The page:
Evolutionary biologists puzzled over the question of why should morality, basically a philosophical construct, survive virtually intact through eons of human evolution and natural selection. It suggests that there must be some survival advantage for a band, or a tribe, or society to behave morally.

There are several theories to explain the origin of morality. We’ll focus on the two that in my opinion are the most relevant.

  •  The origin of morality is based on the concept of reciprocity. 

What is reciprocity? Simply, if your family or band or tribe is bearing gifts to mine, we are more likely to reciprocate and be generous with yours. From this simple concept developed the more philosophically profound Golden Rule.

In its most common version, it states the principle of treating others as one’s self would wish to be treated. So what is the underlying principle of this maxim of all religions and moral philosophy? It is reciprocity!

How does the concept of reciprocity fit into the theory of the origins of morality? Richard Leakey and Roger Lewin attribute the very nature of humans to reciprocity. They claim humans survived because our ancestors learned to share goods and services “in an honored network of obligation.”

There is ample experimental and observational evidence that reciprocity is a strong determining factor of human behavior. It is also a powerful method for gaining compliance with a request because reciprocity has the power to trigger feelings of indebtedness.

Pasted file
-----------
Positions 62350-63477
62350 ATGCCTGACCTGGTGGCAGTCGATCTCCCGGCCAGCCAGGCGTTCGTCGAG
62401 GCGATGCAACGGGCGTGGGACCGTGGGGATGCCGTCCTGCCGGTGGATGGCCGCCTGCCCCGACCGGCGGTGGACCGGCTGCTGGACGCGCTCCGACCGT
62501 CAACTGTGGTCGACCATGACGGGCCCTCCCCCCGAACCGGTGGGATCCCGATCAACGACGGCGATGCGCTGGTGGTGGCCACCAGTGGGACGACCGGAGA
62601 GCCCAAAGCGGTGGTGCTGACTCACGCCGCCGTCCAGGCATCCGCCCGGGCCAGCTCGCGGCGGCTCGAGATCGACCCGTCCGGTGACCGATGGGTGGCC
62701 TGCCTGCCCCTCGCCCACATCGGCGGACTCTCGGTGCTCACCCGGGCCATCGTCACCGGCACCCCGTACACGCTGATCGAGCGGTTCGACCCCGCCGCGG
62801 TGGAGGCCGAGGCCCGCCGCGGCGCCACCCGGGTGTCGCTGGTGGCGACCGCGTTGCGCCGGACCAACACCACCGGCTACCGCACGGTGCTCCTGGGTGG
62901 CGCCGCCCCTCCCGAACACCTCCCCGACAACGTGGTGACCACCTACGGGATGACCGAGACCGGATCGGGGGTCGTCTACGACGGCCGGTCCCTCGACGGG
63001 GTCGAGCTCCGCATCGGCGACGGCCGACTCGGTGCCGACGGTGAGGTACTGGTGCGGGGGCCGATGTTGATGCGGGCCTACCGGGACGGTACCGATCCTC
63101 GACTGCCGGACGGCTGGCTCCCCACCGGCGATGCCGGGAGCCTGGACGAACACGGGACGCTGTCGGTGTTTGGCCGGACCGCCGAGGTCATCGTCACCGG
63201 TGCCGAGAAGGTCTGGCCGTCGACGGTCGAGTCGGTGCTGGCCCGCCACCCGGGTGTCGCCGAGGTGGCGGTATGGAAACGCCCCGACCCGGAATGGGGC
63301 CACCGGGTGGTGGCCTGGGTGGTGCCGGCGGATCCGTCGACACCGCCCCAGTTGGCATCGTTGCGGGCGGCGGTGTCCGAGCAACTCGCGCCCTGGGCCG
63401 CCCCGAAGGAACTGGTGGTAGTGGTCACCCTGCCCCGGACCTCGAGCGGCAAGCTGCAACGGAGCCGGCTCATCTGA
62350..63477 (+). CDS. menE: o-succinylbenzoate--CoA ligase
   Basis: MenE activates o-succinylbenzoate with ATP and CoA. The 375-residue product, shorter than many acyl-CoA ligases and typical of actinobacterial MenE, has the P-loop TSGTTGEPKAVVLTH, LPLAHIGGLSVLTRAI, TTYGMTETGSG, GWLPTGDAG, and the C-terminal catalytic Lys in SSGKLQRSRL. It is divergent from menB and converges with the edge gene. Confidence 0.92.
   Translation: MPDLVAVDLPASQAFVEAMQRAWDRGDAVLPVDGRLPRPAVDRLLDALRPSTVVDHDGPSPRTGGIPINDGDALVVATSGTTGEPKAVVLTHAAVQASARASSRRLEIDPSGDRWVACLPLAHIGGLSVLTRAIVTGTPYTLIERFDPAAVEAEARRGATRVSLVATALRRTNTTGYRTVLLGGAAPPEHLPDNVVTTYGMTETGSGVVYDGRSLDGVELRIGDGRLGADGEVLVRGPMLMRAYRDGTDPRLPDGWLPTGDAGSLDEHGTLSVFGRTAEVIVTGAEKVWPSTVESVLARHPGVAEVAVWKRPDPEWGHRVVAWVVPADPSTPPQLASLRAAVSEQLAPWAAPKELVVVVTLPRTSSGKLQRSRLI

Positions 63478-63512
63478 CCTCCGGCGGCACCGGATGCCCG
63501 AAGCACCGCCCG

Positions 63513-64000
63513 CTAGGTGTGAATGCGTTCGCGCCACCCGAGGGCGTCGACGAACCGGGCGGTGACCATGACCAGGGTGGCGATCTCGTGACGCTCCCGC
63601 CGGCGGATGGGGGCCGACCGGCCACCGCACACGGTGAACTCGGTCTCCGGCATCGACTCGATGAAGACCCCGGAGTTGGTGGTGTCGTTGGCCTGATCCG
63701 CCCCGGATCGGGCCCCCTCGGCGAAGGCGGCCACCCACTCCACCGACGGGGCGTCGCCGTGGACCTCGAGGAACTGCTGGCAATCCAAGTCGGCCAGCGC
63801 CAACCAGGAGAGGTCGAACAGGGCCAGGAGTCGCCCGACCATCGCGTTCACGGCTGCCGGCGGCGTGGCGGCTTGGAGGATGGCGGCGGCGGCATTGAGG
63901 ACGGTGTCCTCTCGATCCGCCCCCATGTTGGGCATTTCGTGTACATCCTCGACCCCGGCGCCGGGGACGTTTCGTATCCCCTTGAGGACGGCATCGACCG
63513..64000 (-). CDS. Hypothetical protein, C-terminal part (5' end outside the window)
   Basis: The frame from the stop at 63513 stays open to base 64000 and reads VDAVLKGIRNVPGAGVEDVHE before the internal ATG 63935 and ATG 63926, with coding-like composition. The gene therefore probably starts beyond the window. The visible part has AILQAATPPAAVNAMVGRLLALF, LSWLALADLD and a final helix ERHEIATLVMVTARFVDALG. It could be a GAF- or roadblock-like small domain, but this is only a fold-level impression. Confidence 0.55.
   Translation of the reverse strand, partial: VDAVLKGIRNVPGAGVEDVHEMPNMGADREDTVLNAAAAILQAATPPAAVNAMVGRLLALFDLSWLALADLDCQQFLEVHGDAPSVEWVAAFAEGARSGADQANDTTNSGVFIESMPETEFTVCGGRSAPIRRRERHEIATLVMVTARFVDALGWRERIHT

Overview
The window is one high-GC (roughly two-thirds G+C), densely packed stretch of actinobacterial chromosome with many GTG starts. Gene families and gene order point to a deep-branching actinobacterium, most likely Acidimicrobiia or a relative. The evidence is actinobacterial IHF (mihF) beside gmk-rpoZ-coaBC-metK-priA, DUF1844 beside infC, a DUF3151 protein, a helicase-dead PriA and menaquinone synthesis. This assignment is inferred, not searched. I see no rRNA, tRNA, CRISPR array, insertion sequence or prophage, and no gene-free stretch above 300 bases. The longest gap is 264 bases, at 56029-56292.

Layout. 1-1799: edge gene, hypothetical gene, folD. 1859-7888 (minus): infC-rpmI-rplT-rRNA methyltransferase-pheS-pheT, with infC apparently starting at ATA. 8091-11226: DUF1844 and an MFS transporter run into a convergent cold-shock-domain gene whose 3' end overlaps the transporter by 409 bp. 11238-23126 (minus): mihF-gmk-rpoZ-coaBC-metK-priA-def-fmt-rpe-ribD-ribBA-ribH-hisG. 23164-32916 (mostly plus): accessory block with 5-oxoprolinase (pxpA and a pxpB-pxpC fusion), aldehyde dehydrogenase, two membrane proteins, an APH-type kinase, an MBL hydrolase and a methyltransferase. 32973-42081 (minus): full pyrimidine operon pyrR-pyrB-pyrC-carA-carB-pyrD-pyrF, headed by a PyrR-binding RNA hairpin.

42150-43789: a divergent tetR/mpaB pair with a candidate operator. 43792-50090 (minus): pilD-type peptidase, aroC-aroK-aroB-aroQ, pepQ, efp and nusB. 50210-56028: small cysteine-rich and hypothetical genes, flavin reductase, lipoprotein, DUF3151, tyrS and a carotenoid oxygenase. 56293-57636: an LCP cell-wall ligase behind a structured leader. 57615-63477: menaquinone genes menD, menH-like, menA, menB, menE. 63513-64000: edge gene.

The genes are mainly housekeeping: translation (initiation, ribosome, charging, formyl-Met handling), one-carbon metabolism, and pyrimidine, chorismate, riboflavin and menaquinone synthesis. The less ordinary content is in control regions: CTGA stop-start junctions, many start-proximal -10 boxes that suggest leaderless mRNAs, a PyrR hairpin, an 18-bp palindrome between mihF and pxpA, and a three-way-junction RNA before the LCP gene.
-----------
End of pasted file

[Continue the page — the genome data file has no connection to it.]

But there is a catch: observations of monkeys and apes describe many examples of reciprocity as well. Yet, they cannot be described as moral animals. There must be an additional ingredient that is uniquely human. 

  • Another theory is a close cousin of the reciprocity model. It can be understood through the concept of intentionality.

This theory was proposed by Michael Tomasello, professor of psychology and neuroscience at Duke University. Basically what it says is that unlike other animals, humans have the ability to flexibly change behavior to achieve a particular goal. This can be directed for the purposes of better competing with others or for the larger good of the group.

If my wife is a better cook that I am (and she really is) than I’d opt for washing the dishes. This is an elementary division of labor and is as ancient as H. sapiens. But as the size and complexity of the social unit increased, so did the nature of empathy, altruism, and morality.